This may seem like a silly and trivial reason for firing the top man in your organization. Except for one thing. There are no silly or trivial reasons for firing a man you'd like to get rid of anyway. I think we are safe in saying that if Gussie's confidence in Bing had not already been undermined, Bing wouldn't have had to suffer through anything worse than a stiff lecture on the responsibilities of corporate management.
Rickey, a most unlikely advocate, continued to argue that Keane was the man who should be fired, not Devine. Guessing Rickey's motives is a game the baseball world has been playing, with indifferent success, for more than 50 years. Branch, being nobody's fool, would know how the press was going to handle the firing of Devine, and he could guess what wise old octogenarian was going to be accused of having stabbed him in the back. Branch might be willing to risk that in order to get rid of Bing, but with Bing so completely out of favor Branch would be in complete command anyway.
Besides, Papa Branch's instinct for survival has always been very sharp. If they started firing general managers instead of managers, who knew who might be next? There is, of course, one other possibility we have to face up to manfully. Rickey may have been trying to do nothing more than give Busch the best possible advice.
The one time Gussie should have listened to Branch, he didn't. After he had cooled down a little, he did decide to follow Rickey's counsel to a degree. He decided to delay Devine's execution for a few days so that he would be in a position to introduce his new general manager, preferably a well-known one, at the same time he was announcing the regrettable but unavoidable retirement of Devine.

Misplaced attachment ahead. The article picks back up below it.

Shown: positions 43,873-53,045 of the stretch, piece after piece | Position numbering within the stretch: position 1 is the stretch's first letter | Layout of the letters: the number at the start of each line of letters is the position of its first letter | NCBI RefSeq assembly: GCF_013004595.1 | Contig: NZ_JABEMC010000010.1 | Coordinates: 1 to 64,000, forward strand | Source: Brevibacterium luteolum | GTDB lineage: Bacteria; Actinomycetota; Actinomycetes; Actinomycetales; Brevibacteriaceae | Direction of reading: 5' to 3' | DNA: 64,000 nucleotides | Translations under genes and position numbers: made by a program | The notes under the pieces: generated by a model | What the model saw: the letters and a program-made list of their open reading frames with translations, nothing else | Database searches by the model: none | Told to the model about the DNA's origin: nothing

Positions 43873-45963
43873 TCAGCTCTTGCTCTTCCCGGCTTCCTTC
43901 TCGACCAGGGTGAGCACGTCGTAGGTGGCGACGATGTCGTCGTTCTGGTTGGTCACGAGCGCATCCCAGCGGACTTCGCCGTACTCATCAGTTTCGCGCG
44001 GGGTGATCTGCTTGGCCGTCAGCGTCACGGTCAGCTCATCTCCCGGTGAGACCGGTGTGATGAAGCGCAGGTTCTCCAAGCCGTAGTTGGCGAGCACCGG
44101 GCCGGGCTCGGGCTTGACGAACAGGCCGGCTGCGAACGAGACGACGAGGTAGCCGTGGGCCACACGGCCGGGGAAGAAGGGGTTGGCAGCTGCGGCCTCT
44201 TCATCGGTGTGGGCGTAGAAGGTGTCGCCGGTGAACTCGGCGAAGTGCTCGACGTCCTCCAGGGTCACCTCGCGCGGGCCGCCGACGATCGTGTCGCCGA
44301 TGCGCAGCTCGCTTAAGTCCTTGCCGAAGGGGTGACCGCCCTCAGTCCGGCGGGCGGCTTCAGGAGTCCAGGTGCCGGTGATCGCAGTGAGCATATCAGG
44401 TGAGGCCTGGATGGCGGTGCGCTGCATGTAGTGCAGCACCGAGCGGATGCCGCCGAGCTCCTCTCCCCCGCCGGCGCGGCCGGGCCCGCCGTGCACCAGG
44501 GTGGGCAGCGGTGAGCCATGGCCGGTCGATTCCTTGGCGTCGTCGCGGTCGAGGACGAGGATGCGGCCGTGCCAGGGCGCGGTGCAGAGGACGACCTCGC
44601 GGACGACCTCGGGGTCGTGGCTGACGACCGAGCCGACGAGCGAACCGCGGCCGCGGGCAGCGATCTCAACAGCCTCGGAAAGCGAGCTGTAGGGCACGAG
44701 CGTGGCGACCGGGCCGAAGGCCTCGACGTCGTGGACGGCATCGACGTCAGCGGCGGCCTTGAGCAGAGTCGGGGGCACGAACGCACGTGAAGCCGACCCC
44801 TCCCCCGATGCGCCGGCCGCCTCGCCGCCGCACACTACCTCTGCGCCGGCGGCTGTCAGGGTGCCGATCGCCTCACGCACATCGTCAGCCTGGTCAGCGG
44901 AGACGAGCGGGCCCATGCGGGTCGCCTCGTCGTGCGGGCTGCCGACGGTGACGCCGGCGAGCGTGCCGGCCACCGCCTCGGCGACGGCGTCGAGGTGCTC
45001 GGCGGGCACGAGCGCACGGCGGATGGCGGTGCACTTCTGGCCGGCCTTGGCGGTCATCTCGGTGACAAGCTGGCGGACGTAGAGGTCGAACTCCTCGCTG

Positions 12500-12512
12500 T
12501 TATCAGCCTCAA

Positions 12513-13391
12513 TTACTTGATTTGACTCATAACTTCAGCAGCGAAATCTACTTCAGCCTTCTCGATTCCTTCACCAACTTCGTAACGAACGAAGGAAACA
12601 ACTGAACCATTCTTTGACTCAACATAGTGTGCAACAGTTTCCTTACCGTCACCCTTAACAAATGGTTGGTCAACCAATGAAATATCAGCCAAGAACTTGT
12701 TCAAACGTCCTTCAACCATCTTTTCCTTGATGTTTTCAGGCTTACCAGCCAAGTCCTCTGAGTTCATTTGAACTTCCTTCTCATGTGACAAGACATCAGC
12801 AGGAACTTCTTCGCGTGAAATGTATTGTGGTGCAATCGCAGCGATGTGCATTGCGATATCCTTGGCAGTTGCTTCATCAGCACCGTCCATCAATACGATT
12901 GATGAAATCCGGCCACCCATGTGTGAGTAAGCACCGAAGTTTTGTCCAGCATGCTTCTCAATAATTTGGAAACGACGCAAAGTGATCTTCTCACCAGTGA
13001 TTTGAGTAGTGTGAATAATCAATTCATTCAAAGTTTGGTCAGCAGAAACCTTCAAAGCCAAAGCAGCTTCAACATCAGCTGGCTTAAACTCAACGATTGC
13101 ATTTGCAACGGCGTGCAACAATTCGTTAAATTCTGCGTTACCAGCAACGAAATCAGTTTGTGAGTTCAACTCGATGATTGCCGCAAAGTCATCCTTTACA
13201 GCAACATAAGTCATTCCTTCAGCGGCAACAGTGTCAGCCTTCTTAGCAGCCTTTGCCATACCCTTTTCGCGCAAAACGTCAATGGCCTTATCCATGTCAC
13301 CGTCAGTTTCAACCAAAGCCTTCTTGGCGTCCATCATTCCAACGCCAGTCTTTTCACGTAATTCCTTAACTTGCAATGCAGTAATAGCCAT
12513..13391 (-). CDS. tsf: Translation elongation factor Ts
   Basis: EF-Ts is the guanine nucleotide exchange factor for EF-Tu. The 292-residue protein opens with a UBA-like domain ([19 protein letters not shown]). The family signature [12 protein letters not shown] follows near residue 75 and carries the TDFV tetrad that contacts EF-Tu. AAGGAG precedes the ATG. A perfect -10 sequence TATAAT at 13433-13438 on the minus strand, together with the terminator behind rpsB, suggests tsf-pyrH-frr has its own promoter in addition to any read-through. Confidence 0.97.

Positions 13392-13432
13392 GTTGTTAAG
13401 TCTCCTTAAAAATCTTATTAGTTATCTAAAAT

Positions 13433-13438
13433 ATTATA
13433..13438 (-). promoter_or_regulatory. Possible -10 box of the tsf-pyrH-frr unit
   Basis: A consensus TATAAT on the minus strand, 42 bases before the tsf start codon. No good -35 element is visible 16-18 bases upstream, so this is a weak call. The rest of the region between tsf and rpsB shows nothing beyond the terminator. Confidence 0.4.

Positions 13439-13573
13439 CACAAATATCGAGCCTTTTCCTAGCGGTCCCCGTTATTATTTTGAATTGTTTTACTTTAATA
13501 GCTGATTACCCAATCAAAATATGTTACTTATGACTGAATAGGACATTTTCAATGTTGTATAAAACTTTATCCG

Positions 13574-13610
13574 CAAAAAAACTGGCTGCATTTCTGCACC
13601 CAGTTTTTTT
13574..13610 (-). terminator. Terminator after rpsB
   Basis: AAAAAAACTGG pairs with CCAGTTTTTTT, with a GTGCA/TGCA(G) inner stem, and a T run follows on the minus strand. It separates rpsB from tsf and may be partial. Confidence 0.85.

How do I know this? Oh, come on now! You mean you can't guess what universally beloved and thoroughly unemployed operator eventually came to Gussie's mind?
One evening toward mid-August I was reclining comfortably on my sofa watching the 11 o'clock news and dreaming my usual dreams of fame and fortune when I received a phone call from an old St. Louis friend. "I am authorized," he told me, "to offer you the job of running the Cardinals. You can pick your own title—general manager, president or whatever else you might want to call yourself—but you'll be in complete control and you can name your own figure. Wouldn't it be great to operate in St. Louis with all the money you need, Bill, instead of trying to make it on a short bankroll?"
Well, I've got my pride, too. I reminded him that since I'd operated in Cleveland and Chicago with money pouring out of my tight little ears it would not really mark that unique a turn in my career.
"What about Devine?" I asked. "They're obviously getting ready to unload him. I wouldn't do that hastily if I were Gussie. He's got a good man there."
It was made clear to me that Bing was on the way out. Period. "The job is yours if you want it," he said. And then, quite unnecessarily, he emphasized, "I'm speaking for Mr. Busch, you understand."
"Look," I told him, "I'm very flattered. I'd be lying if I said I wasn't flattered. But I'll tell you something. You have to work just as hard operating a club for someone else as for yourself. If I couldn't buy a substantial piece of the club I wouldn't be interested and, obviously, Mr. Busch isn't going to sell me any stock."